Tuesday, September 22, 2020

Man of the West (1958)

 

In 1958 this movie was panned by critics for its melodramatic overtones while fans of the director weren’t happy by Mann’s decision to replace his regular collaborator Jimmy Stewart by Gary Cooper. Today many think this is Anthony Mann’s best western.

 

Gary Cooper is a seemingly respectable citizen who is stranded in the middle of nowhere after a train robbery, along with two other passengers, a cardsharp and a dance hall girl. He takes them to a ramshackle farmhouse, the only shelter he knows for miles and miles around, but the train robbers have taken the same place as their hide-out ... 

 

We had already noticed that Cooper was secretive about his identity, and now discover why: his real name is Link and he has a shady past as a member of a vicious gang of outlaws. The gang was led by his criminal uncle, a man called Dock Tobin, who told him everything about stealing and killing - the only things he knew as a kid, and the farmhouse was the very place where he grew up. And of course the train robbers who have taken the place as their hide-out, are no other than Dock Tobin and his criminal sons ...

 

With a subtext of sexual desire, jealousy and rivalry among relatives, we seem to have arrived in a typical Mann universe, but unlike the Mann-Stewart collaborations this is not a tale about a man seeking revenge or redemption. The hero from this movie, has already redeemed himself as a citizen of a town called New Hope: his fellow citizens have trusted him with their money and asked him to go looking for a school teacher. But the focus is not on the hero, but rather on the villain: it’s Cobb’s demented patriarch who’s at the centre of events. Dock Tobin is a person who virtually lives in the past: He thinks Link has returned to join the gang and therefore wants to rob the bank of the prospering town of Lassoo, a plan he had given up long ago, but of course it’s too late, the once prospering town has become a ghost town ...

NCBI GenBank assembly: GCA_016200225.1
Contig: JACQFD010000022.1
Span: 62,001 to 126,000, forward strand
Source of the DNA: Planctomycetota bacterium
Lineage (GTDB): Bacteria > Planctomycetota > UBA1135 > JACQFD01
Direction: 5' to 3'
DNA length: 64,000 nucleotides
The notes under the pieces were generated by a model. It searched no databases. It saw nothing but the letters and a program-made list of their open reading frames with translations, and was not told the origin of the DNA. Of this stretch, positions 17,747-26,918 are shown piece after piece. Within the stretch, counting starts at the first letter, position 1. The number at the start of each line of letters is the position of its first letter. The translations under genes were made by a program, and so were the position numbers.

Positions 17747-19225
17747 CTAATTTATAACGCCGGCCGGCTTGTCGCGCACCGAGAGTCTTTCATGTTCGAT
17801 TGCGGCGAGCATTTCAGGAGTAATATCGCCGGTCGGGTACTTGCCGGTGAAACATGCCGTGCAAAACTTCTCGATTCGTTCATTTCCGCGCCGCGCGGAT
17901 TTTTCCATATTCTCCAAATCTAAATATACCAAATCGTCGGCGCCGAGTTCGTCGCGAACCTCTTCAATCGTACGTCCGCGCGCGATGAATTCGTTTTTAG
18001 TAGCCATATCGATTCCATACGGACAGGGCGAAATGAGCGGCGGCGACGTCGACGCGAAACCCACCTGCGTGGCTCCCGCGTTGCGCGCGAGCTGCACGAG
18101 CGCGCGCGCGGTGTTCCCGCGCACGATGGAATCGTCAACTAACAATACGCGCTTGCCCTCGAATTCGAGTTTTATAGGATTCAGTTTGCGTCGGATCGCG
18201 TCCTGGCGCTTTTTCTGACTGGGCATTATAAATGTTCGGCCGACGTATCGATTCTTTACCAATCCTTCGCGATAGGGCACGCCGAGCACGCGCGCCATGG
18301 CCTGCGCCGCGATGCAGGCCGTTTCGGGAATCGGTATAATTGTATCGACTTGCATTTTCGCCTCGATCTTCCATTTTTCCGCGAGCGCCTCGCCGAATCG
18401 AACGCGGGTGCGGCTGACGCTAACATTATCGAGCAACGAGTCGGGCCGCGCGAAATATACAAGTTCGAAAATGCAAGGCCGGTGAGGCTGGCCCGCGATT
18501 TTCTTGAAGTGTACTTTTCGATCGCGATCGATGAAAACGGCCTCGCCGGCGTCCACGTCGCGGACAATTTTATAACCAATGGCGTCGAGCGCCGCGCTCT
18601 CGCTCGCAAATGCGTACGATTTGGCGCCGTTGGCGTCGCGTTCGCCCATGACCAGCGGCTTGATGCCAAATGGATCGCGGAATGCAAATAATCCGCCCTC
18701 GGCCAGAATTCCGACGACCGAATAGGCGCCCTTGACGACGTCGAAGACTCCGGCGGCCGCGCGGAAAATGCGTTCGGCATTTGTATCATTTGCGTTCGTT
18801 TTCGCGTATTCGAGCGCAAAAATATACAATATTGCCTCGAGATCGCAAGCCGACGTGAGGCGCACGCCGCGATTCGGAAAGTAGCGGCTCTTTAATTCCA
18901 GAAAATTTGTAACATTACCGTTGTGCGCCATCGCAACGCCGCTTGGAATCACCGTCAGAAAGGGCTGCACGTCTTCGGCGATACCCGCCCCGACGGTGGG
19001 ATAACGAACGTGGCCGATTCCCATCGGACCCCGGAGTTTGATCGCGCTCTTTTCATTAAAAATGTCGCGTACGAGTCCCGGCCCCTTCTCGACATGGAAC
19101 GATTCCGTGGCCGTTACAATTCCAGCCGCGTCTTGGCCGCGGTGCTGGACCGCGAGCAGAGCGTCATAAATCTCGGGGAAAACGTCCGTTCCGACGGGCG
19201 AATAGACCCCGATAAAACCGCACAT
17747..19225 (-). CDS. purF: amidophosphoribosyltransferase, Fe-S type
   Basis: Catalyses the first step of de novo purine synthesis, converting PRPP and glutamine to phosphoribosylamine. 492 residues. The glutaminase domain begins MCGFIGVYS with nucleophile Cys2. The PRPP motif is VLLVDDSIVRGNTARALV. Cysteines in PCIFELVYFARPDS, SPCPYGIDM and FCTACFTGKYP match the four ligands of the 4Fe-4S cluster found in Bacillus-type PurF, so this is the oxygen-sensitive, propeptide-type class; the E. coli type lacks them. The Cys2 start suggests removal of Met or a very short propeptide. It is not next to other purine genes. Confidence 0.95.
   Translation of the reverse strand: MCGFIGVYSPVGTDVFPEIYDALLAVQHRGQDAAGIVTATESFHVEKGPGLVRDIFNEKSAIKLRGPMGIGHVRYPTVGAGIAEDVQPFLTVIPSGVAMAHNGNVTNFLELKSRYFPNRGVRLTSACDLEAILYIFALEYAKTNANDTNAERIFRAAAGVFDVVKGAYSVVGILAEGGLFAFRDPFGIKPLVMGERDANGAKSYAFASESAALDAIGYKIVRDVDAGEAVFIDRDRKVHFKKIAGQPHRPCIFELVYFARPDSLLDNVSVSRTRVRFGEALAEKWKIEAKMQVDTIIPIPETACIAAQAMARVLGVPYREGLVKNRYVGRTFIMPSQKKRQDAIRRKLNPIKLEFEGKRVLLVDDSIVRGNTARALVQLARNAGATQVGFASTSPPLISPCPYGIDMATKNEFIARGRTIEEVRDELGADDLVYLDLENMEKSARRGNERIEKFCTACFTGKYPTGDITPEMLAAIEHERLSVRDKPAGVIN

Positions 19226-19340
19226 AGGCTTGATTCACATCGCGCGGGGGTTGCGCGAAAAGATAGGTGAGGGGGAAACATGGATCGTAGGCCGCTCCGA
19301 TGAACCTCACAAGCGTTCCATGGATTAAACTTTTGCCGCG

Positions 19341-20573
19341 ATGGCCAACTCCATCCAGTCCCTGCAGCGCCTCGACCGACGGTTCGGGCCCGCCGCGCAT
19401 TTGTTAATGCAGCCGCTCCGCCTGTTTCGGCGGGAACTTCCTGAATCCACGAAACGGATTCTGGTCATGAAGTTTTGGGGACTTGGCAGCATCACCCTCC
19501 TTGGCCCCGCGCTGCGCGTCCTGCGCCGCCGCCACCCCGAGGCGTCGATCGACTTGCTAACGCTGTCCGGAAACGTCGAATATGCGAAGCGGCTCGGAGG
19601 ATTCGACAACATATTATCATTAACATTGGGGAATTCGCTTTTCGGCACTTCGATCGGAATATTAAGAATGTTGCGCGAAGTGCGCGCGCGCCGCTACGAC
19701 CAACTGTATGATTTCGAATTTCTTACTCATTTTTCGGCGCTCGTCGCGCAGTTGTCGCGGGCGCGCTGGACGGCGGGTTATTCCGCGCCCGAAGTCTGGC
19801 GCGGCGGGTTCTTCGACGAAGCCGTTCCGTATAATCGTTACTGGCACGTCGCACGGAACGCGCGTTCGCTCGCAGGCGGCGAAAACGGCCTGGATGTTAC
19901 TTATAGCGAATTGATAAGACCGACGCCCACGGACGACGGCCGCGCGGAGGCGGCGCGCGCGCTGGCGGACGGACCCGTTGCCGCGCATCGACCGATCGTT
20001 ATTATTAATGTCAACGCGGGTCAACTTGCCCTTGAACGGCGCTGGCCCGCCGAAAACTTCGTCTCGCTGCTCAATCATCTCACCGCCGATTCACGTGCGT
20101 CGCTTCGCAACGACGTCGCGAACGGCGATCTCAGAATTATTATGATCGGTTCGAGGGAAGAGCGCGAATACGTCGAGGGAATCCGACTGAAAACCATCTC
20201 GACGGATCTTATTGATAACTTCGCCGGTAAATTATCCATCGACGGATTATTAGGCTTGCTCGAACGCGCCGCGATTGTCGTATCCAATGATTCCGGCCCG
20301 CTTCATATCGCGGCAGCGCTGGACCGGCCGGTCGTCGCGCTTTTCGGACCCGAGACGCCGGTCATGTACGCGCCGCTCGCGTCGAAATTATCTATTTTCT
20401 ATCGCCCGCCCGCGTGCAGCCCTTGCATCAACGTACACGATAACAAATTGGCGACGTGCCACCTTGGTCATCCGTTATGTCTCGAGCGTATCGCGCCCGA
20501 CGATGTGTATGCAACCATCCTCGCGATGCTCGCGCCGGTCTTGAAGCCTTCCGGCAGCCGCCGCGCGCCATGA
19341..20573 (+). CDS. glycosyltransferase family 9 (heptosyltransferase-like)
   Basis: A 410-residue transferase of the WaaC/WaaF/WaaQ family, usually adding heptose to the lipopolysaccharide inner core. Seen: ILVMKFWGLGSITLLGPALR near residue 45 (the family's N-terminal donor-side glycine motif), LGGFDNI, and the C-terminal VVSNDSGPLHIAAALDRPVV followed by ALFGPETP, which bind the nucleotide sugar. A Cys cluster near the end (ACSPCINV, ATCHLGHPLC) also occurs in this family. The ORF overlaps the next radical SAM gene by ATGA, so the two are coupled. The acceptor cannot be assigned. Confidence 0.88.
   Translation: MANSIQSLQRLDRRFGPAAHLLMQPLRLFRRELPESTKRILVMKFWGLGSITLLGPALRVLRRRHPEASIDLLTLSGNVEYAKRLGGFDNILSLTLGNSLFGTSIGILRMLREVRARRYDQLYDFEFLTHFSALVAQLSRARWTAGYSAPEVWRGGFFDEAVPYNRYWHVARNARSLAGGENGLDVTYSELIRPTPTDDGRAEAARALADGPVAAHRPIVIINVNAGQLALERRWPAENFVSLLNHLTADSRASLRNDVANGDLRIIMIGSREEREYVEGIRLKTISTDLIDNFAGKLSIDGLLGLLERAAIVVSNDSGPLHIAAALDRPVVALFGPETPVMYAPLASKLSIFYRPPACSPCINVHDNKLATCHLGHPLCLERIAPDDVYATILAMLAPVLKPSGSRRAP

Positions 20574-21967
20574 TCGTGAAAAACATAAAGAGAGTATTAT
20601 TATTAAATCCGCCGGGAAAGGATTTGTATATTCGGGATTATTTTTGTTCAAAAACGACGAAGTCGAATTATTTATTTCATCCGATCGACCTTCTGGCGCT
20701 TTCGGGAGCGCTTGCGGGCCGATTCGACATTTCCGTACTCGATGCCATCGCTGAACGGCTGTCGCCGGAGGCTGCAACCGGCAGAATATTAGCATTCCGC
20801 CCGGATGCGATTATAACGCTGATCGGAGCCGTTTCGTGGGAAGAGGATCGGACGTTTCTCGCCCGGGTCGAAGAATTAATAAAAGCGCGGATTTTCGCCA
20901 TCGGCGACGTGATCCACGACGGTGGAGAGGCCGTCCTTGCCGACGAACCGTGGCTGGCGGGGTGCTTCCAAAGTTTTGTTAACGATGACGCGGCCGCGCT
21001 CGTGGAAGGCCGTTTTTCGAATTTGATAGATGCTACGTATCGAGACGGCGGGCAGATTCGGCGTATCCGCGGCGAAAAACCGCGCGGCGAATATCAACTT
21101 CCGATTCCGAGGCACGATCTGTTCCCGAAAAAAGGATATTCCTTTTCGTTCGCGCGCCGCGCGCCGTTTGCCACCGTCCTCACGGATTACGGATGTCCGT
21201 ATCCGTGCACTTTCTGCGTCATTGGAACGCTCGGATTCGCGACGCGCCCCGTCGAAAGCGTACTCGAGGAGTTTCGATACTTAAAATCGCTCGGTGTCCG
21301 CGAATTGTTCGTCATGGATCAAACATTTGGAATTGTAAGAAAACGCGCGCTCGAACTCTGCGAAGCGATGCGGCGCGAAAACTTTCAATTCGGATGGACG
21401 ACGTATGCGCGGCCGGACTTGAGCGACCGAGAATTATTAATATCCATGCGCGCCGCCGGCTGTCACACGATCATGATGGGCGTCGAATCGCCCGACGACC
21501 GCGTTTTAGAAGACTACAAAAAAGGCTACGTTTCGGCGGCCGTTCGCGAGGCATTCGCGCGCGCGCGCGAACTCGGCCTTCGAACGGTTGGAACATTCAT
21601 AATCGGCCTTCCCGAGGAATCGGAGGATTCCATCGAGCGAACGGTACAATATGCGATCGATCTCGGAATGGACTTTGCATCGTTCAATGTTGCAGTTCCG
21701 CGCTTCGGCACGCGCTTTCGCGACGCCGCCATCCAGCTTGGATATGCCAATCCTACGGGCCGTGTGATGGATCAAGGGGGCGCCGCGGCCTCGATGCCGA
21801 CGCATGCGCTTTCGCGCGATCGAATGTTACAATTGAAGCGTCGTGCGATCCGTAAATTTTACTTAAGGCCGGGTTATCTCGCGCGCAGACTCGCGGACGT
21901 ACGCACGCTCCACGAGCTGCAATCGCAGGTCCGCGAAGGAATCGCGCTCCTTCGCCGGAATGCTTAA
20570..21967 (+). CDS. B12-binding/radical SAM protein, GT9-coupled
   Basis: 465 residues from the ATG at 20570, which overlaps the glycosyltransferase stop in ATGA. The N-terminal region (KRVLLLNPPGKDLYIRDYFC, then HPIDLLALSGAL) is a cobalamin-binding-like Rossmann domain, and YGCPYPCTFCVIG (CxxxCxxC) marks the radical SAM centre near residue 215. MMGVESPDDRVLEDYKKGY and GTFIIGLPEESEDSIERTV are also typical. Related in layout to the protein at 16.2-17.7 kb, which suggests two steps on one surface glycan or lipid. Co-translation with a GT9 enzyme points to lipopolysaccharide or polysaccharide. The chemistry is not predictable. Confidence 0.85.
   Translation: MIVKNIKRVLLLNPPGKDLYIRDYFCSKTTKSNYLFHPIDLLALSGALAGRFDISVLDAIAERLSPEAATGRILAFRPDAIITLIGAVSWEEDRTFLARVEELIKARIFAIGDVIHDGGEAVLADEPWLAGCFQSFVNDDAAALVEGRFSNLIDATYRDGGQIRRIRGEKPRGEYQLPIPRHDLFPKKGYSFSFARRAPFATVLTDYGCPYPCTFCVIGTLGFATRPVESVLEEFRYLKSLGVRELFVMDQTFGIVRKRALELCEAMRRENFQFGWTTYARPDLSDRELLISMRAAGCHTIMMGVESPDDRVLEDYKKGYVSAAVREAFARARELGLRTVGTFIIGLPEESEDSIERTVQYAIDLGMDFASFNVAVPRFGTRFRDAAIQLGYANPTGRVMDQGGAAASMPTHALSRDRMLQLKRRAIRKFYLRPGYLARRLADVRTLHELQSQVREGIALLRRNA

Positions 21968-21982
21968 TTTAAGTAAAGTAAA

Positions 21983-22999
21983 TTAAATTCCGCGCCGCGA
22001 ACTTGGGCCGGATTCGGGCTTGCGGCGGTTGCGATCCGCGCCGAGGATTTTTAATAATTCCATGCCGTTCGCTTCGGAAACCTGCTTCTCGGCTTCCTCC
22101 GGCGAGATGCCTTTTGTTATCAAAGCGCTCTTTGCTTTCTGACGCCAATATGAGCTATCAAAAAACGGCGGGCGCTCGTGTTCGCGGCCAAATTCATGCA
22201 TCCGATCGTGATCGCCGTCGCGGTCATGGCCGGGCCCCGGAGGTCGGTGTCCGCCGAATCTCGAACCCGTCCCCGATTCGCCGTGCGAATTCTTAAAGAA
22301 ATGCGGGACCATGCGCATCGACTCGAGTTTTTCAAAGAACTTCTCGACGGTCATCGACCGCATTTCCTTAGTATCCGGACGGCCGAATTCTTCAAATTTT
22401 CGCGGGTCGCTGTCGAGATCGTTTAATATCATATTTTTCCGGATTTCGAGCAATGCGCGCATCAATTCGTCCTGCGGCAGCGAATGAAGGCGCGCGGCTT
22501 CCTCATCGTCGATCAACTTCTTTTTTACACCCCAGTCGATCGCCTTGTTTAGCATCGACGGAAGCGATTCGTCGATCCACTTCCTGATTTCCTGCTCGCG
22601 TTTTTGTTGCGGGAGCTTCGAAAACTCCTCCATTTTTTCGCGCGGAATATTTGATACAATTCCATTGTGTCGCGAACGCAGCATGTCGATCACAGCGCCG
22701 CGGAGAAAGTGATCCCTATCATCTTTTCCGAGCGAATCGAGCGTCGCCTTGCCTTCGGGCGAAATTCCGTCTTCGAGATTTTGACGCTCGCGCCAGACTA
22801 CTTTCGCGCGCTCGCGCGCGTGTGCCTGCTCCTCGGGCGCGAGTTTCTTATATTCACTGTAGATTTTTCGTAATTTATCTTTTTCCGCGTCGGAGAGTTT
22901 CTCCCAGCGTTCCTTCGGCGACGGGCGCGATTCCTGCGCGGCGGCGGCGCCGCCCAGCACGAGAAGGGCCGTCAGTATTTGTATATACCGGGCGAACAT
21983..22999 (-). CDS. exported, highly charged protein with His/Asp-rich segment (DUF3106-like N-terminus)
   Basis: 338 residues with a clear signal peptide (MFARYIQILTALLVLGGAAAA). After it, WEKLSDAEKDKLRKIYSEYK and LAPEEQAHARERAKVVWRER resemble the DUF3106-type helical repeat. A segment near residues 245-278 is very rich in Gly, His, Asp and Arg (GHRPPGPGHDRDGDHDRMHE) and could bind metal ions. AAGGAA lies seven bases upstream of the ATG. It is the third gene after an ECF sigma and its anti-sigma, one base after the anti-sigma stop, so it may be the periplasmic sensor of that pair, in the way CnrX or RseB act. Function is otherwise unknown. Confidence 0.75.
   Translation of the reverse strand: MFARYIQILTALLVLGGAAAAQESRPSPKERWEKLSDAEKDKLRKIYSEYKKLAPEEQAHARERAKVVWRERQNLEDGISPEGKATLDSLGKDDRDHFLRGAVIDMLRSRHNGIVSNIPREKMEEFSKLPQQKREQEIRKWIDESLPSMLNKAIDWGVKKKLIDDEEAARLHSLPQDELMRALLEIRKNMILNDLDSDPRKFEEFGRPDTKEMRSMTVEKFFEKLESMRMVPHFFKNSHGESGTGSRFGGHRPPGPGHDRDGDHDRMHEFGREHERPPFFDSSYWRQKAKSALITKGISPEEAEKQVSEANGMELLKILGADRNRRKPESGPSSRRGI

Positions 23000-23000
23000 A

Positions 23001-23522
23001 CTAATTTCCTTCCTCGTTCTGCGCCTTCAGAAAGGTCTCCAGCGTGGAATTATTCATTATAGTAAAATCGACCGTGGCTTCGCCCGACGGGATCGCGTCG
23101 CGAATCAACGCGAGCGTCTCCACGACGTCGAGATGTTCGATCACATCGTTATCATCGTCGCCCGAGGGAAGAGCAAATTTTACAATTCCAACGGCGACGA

Cobb was in his mid-forties and eleven years younger than Cooper. Lots of make-up were used to turn Cobb into an old man, but the effect is a little grotesque. I wasn't too fond of Cobb's performance, but Mann uses the contrast between Cobb's theatrical, and Cooper's more restrained acting style to great effect. The movie also has a very good supporting cast, including John Dehner, Jack Lord (as Cooper’s haywire cousin) and Julie London (as the dance hall girl). Lord and London are  involved in the movie’s best remembered (and most intense) scene, with Lord holding a knife to Cooper’s throat and ordering Billie to take off her clothes. Because Cooper is the only one who can protect her, London has no choice but to give in.

 

Mann of the West is the director's darkest vision on the West: a fistfight between Cooper and Lord is unusually gruesome and people who are hit by bullets don’t just die, but slowly bleed to death, suffering terribly pains. It’s also Mann’s darkest vision on the human condition: None of the characters will ever have what he or she wanted: Link was the son Dock Tobin never had, even if he raised him; his own sons stayed with him, not because they loved him, but because they were afraid to leave him. Even Billie, the dance hall girl who is coveted by all, is a lonely person: she feels attracted to Link, the first man who respects her as a woman, but she knows that Link is not able to return her affection because he is a respectable man and he has told her that he’s the father of two children.


⭐⭐⭐⭐ out of 5






1958 - Director: Anthony Mann - Cast: Gary Cooper (Link), Julie London (Billie Ellis), Lee J. Cobb (Dock Tobin), Jack Lord (Coaley), Arthur O'Connell (Sam), John Dehner (Claude) - Screenplay: Reginald Rose (based on the novel The Border Jumpers by Will C. Brown) 

2 comments:

  1. I'm brilliantly unqualified to say if this is Mann's best Western or not. And I really had to look up the trailer to recall this one. I gotta say they don't show it on TV much so I'd have go looking for it. But if I had to pick any Mann Western I'd go for 'The Man from Laramie'.
    But you sorta can't lose with either Coop or Stewart.

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Man of the West (1958)

  In 1958 this movie was panned by critics for its melodramatic overtones while fans of the director weren’t happy by Mann’s decision to...